Due to the interdisciplinary profile of the TORCH Polish Studies Working Group, one of our aims this past academic year was to spotlight such intersections between research and creative practice within Polish Studies. The result was our online event with the Polish-British photographic artist Ania Ready, who discussed her first book I Also Fight Windmills (VIKA Books, 2023). The work, described by the artist as a “literary photobook” due to its blending of text and photography, emerged from Ready’s encounter with the archive of Sophie Gaudier-Brzeska (1872–1925), an undoubtedly talented writer of Polish origin with the lifelong ambition to become a well-known author. The physical fragmentation of Gaudier-Brzeska’s writings, scattered across four geographical locations (the University of Cambridge, the University of Essex, Kettle’s Yard, and the Musée des Beaux-Arts d'Orléans) and, more metaphorically, three languages (Polish, French, English), mirrors the fragmentation of selfhood they testify to: a fragmentation caused not just by Gaudier-Brzeska’s constantly changing identities, taken up and dropped as required by the job market (a French tutor in America and an Austrian governess in France), but also by her unstable mental condition, nowadays likely to be diagnosed as bipolar disorder.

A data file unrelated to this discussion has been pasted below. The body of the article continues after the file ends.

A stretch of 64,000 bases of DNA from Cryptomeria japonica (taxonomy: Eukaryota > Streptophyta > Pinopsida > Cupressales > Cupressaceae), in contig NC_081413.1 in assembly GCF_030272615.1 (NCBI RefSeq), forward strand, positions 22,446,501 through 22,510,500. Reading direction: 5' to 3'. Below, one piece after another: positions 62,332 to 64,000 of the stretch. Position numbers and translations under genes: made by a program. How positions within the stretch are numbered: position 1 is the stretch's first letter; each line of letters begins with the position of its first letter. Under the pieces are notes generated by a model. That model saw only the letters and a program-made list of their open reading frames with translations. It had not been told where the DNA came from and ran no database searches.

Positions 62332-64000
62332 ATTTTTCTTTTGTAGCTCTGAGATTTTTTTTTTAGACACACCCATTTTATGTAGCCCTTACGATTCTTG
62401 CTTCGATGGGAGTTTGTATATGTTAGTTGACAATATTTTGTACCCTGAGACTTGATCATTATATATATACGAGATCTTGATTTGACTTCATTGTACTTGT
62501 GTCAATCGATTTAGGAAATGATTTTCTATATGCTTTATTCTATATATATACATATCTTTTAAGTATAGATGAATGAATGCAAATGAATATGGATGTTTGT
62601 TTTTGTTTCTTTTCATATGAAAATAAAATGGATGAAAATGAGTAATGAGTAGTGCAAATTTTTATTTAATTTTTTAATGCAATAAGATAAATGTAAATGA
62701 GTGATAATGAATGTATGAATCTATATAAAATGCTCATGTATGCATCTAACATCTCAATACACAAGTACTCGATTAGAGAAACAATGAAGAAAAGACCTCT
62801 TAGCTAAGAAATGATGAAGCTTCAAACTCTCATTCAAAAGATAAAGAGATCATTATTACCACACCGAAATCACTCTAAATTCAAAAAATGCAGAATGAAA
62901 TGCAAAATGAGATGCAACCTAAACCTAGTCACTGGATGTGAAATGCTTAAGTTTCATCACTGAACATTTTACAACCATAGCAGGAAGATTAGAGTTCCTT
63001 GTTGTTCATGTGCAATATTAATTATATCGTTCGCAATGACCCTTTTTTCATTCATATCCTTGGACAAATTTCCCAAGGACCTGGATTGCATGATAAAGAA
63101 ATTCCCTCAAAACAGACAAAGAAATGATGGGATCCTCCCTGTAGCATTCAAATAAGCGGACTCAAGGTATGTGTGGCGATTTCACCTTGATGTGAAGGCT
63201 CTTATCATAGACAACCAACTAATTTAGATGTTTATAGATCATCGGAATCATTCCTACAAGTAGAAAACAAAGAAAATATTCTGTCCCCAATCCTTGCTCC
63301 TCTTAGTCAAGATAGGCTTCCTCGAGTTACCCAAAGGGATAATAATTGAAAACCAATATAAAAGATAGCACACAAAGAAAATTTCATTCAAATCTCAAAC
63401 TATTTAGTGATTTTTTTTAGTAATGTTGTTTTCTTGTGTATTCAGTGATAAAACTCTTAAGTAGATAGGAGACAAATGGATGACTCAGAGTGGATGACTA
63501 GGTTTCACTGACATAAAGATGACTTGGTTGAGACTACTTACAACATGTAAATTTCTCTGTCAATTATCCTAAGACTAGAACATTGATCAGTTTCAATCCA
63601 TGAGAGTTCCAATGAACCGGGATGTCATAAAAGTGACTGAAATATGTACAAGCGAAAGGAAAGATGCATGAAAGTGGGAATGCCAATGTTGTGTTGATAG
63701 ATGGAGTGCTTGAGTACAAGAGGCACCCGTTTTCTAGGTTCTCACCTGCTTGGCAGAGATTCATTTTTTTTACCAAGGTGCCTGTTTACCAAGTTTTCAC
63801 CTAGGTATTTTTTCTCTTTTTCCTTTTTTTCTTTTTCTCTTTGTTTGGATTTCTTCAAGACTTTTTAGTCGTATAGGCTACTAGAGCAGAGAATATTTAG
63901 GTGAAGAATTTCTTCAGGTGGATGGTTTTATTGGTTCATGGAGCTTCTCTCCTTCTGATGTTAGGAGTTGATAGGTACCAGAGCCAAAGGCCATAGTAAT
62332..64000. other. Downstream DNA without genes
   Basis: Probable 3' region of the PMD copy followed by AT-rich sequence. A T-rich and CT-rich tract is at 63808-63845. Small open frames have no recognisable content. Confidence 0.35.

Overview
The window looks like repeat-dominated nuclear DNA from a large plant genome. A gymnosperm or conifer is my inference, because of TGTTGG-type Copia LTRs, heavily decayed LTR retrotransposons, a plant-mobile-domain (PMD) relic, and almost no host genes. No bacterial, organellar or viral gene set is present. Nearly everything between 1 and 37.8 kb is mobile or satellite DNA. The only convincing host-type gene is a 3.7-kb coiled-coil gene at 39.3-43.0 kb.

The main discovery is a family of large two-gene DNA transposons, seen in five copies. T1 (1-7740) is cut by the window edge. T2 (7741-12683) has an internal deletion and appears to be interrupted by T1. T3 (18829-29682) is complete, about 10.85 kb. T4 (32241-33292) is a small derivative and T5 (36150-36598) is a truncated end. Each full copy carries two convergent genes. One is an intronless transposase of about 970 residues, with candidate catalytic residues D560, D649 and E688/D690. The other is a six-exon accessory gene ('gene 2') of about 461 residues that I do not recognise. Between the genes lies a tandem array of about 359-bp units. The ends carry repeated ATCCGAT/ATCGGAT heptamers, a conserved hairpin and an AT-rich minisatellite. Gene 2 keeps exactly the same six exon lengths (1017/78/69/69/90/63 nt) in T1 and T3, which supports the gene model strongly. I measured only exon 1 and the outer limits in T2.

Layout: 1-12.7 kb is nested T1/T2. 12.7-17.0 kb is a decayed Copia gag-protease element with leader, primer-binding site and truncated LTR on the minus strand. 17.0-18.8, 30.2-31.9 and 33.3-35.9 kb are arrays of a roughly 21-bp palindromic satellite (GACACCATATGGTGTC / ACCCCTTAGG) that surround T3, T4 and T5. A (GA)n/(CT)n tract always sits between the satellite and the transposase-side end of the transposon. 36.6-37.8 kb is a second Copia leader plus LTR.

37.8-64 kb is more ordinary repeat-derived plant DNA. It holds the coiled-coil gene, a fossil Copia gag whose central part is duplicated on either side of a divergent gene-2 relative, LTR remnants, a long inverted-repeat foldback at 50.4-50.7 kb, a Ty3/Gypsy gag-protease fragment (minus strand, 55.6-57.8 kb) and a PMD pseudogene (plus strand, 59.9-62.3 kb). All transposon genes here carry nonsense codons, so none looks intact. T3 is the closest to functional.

Ready started exploring photography’s potential to express the anti-textual nature of madness already in her past project Hysterical Women, which later also came to co-constitute the photographic corpus of I Also Fight Windmills. Drawing on the performative aspect of behavioural patterns pathologised as “female hysteria” in the nineteenth century, with the help of her models and the sharp, contrast-heavy aesthetic of black-and-white photography, Ready recreated the extreme, disjointed emotional states present in the unfinished text by Gaudier-Brzeska (originally entitled Histeryczki) that inspired the project. Ready’s choice of the mixed-media format allowed her to make the presences of text in I Also Fight Windmills similarly reflect the fragmentation defining the body of Gaudier-Brzeska’s archive. Of the brown-tinted pages of text interspersed among the photographs, some are printed upside down, mimicking the disorder of the long-forgotten, uncurated archive, or given the appearance of having been cut with scissors, mimicking the disorder of Gaudier-Brzeska’s racing mind and her frantic attempts at curating her oeuvre for the literary break-through that never came. While some textual fragments are transcribed in their original languages to preserve the exceptionality of the archive’s multilingualism, Ready translated others, mindful of rendering Gaudier-Brzeska’s “experimental” or even “erratic” prose style as closely as possible.